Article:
Installation view of the 13th Gwangju Biennale at the Gwangju Biennale Exhibition Hall (Yonhap)
GWANGJU -- The 13th Gwangju Biennale was unveiled to the public Thursday with the theme of “Minds Rising, Spirits Tuning” in the city of Gwangju, following two delays since last year due to the sudden outbreak of the coronavirus pandemic.
The long-anticipated art biennale showcases a broad range of 450 works of art from 69 artists and collectives across 40 countries, including more than 40 commissioned works created for the biennale.
“Minds Rising, Spirits Tuning” focus on the extended mind and explores many forms of intelligence, including machine intelligence, spiritual power and indigenous culture, seeking for how the current world can better cope with the future horizons of cognitive capitalism, algorithmic violence and planetary imperialism.
The opening ceremony takes place Wednesday in front of the Gwangju Biennale Exhibition Hall. (Yonhap)
“‘Minds Rising, Spirits Tuning’ sets out to challenge the structural divisions imposed on corporeal, technological and spiritual intelligence and seeks to bring forth dynamic aspects of the communal mind and its artistic and restorative potential in current struggles toward social justice,” artistic directors Natasha Ginwala and Defne Ayas wrote on the biennale.
The main exhibitions take place at four venues across the city: Gwangju Biennale Exhibition Hall, Gwangju National Museum, Gwangju Theater and Horanggasy Artpolygon. Asia’s large-scale art biennale runs for 39 days, through May 9, expanding to an online platform to take advantage of the pandemic times.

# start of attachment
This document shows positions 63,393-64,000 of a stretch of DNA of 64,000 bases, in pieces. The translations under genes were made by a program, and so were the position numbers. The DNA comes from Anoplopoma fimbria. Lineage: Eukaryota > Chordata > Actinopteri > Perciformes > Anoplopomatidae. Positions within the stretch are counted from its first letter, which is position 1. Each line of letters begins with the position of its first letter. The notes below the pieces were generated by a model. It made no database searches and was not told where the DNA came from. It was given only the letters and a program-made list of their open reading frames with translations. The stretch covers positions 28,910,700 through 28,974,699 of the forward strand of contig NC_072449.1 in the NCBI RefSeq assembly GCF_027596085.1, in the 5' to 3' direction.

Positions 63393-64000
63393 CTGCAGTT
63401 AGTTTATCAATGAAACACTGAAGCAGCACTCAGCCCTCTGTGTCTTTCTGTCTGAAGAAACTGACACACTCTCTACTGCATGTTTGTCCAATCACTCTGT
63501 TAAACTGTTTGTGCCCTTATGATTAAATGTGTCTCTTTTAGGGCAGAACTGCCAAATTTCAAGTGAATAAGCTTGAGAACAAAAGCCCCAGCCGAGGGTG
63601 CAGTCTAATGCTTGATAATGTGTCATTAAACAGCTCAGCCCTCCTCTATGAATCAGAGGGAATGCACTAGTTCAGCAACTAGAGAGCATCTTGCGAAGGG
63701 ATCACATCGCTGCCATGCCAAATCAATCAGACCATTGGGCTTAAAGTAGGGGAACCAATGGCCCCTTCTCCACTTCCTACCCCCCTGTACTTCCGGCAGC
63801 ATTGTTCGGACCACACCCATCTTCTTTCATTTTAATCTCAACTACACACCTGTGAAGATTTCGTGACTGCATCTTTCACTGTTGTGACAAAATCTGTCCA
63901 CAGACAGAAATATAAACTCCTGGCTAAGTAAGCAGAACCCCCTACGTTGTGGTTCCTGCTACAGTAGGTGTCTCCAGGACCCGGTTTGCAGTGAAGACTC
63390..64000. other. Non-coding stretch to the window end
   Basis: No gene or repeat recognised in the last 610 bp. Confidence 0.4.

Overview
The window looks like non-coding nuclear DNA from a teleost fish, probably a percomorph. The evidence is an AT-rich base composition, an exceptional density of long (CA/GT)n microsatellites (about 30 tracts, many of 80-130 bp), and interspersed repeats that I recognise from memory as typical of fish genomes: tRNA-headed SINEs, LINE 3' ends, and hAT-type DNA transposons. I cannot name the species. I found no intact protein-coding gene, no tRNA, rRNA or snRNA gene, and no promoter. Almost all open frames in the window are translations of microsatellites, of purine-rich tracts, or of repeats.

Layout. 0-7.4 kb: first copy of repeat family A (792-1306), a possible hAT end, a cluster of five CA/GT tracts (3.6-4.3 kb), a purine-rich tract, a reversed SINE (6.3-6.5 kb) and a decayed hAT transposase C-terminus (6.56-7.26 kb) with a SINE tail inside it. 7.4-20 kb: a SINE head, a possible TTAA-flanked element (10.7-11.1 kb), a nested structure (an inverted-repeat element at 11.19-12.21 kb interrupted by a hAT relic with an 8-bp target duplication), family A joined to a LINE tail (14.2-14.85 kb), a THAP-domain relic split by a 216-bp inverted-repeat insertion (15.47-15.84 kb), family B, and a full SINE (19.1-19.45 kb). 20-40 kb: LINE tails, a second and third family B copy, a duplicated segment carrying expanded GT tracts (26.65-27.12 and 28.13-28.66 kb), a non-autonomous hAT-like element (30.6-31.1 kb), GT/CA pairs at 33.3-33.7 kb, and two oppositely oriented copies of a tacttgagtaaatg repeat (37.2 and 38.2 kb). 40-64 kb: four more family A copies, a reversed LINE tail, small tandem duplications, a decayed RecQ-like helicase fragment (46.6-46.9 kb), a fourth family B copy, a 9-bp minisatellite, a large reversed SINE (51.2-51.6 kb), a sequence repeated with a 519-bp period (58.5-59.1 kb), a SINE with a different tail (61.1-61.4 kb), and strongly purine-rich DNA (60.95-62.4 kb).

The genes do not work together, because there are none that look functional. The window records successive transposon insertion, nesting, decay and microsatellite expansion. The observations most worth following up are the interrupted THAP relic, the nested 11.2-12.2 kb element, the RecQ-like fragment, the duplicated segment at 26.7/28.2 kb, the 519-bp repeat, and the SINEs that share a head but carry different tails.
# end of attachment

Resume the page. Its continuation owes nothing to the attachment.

Along with the main exhibition, the biennale features special shows – GB Commission, The Pavilion Project and May 18 Democratization Movement Special Exhibition MaytoDay -- in efforts to foster collaborative exhibitions with the international art institutes and artists as well as introducing local artists during the biennale.
The May 19 Democratization Movement Special Exhibition MaytoDay aims to commemorate the 40th anniversary of the May 18 Democracy Movement that took place in 1980 against the military regime, resulting in more than 200 deaths.
While online reservations are required to Gwangju Biennale Exhibition Hall, Gwangju National Museum, venues for Pavilion Project and GB Commission, on-site entry will be available as well, allowing up to 300 visitors per hour to enter.
The Gwangju Biennale was established in 1995, becoming the first large-scale international art biennale in Asia. The sixth largest city in Korea is about 330 kilometers south of Seoul.
By Park Yuna (email@example.com